Wood spikes are period. Most other spikes, in particular, metal, are somewhat rare on non-noble medieval tents. In fact, until the 1950’s, wood spikes where the most common on all tents! It is easy to hack out some stakes from scrap wood or even old shovel handles. A sharp axe and a handsaw makes quick work of it. Guy line stakes can be landscaping spikes in solid soil, but if the ground gets wet, you had best keep an eye on them. Wood stakes give a good medieval look to your encampment. You will need 24 long stakes (about 12-18”), and 24 short stakes about 9” max for the walls. Always keep a few extras on hand… you WILL lose some! Heres a helpful hint: if you use landscape spikes, spraypaint the shafts WHITE, so you can see them while they are laying on the ground. I lost dozens before I started doing this, now I very rarely ever lose one. Washers are also a good idea, not only to help hold the rope on the stakes, but make the stakes easier to see after you pound them in... (I also used to lose quite a few in the weeds!) Also give your metal pole pieces a coat of clear Krylon to keep them from rusting. Paint chips off, so clear is best to keep them looking good.
The first time putting up a new tent is a learning experience and a good time to take some measurements once it is up. The first time, get a helper, you are going to need one. Here is the method that I prefer to set up:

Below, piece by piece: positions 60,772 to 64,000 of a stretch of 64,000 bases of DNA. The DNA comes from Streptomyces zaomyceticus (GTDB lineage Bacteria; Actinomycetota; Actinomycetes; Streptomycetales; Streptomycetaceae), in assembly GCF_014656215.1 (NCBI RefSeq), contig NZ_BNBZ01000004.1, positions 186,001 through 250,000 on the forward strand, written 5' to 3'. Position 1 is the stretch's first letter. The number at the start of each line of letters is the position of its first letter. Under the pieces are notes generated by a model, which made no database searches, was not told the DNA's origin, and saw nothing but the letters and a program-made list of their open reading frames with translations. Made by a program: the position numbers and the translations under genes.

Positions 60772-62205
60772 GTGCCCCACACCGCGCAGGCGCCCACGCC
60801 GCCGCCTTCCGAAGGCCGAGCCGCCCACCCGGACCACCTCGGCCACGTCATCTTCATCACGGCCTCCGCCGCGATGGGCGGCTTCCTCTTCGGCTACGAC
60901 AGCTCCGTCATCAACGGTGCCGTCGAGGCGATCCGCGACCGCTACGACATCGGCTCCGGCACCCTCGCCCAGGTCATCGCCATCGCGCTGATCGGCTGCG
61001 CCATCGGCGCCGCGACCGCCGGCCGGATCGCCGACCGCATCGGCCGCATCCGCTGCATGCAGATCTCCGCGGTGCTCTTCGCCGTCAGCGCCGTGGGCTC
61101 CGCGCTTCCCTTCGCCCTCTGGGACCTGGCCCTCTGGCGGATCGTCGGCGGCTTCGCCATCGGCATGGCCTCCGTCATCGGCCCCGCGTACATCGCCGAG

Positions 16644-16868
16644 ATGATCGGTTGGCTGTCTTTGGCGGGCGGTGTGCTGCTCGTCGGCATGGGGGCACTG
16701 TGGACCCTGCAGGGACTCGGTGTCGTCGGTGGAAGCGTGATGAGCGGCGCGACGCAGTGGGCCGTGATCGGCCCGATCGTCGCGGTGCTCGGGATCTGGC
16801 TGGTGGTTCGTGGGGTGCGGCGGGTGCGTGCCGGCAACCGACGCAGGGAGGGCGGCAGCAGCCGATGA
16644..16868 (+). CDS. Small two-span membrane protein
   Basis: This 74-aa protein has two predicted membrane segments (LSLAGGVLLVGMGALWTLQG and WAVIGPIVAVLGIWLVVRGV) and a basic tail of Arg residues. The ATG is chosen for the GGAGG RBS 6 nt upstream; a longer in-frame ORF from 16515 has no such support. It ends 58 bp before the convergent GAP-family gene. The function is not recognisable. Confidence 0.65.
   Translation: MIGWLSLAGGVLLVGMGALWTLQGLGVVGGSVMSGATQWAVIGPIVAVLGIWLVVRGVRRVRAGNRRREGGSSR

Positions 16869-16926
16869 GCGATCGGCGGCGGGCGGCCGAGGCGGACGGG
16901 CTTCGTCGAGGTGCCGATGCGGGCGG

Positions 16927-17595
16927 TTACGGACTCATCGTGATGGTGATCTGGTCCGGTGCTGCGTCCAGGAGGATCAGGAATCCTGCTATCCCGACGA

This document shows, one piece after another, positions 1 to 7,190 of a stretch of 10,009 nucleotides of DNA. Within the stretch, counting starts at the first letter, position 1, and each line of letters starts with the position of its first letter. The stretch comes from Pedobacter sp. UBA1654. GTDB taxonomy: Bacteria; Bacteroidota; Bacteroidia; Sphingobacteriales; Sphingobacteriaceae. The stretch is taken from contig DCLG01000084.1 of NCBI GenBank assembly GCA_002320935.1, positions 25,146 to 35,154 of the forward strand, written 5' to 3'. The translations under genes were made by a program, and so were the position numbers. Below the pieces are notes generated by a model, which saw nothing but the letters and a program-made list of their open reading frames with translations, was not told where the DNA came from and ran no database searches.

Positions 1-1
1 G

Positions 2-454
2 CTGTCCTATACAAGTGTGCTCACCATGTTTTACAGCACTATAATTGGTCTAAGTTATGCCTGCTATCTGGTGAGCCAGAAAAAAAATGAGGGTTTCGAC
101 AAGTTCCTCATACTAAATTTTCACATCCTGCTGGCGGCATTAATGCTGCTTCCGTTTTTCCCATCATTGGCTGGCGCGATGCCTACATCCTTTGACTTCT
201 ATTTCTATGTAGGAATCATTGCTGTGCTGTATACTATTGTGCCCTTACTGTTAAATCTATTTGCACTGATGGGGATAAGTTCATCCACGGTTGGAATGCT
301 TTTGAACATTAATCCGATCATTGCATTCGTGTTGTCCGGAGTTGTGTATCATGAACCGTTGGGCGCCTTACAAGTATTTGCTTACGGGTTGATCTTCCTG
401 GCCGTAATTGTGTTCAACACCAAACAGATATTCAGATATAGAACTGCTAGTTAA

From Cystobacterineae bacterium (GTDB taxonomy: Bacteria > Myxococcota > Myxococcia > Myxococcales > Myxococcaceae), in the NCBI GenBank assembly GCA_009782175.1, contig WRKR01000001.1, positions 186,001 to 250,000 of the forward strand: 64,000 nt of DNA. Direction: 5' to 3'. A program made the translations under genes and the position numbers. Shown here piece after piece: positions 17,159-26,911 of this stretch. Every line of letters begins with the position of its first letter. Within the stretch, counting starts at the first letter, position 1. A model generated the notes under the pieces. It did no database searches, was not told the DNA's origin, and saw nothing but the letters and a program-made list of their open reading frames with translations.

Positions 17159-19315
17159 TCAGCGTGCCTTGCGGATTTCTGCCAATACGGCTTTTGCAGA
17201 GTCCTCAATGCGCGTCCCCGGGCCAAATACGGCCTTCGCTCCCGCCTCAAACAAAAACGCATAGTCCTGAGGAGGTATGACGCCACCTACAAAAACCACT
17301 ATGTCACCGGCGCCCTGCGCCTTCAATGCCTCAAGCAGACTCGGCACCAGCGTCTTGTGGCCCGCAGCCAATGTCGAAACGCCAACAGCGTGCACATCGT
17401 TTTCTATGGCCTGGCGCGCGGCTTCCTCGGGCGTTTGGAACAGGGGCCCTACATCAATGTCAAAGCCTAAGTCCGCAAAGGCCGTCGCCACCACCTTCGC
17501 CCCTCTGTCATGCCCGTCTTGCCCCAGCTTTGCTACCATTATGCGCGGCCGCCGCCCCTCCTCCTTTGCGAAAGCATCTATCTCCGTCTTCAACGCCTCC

Cleaning of treated canvas should only be done with the mildest of detergents. Dishwashing soap used sparingly and diluted with cool water is quite effective against most dirt, but just water and a soft brush is best. The goal is to “float” out the grime, and not to scrub it out if possible. If you use too much soap, it can be difficult to get it all out, but it must all be washed out or may cause accelerate break-down of the fabric if allowed to dry in. Sand and dirt, left in canvas fabrics, has a sandpaper effect on the fibers, and can cause premature wear. If you need to use a brush, we recommend something that is safe for a car finish, such as a soft car-wash brush. You can pitch the roof low to the ground without the walls on a 6 foot pole, instead of the 12 foot one, to aid being able to reach all areas. It is best to let the tent air out for at least a day or two to get real dry. Mildew stains are the most difficult to remove and are caused by packing a tent damp. Don’t pack your tent damp! Bleaches and harsh cleaners will remove waterproofing, and require the area to be retreated with a waterproofing agent. Never use bleaches on colors or off-white canvas.
Repairs can be made with cotton or cotton-poly thread. Synthetic threads should only be used in areas where leaking won’t make a difference, such as stake loops or the bottom of walls. Colored canvases need to be tested to make sure they do not run before you sew them on.
Fold the tent by folding the roof in half, then fold in the oval ends, then blanket fold. A longer shape may be easier for 2 people to carry. The wall panels are easier to fold or you can even roll them on a dowel. Tie the door shut on each wall before folding to make it easier to control. A neatly folded tent will last much longer than one that is mistreated.
ONLY STORE A TENT ABSOLUTELY DRY!!! When you have your tent dry dry dry, pack it in a plastic bag to keep it that way, and don’t store it on the floor of your basement. Keep it on a dry shelf in a dry room. Ropes mildew too, and you should make sure to dry them and treat them in the same way as you do your tent. Don’t store the ropes with the tent, as they can have dirt on them that will transfer to the fabric, and if they are manila ropes, they will transfer oils that will stain the tent. Spikes and poles should also be stored apart from the tent for the same reason.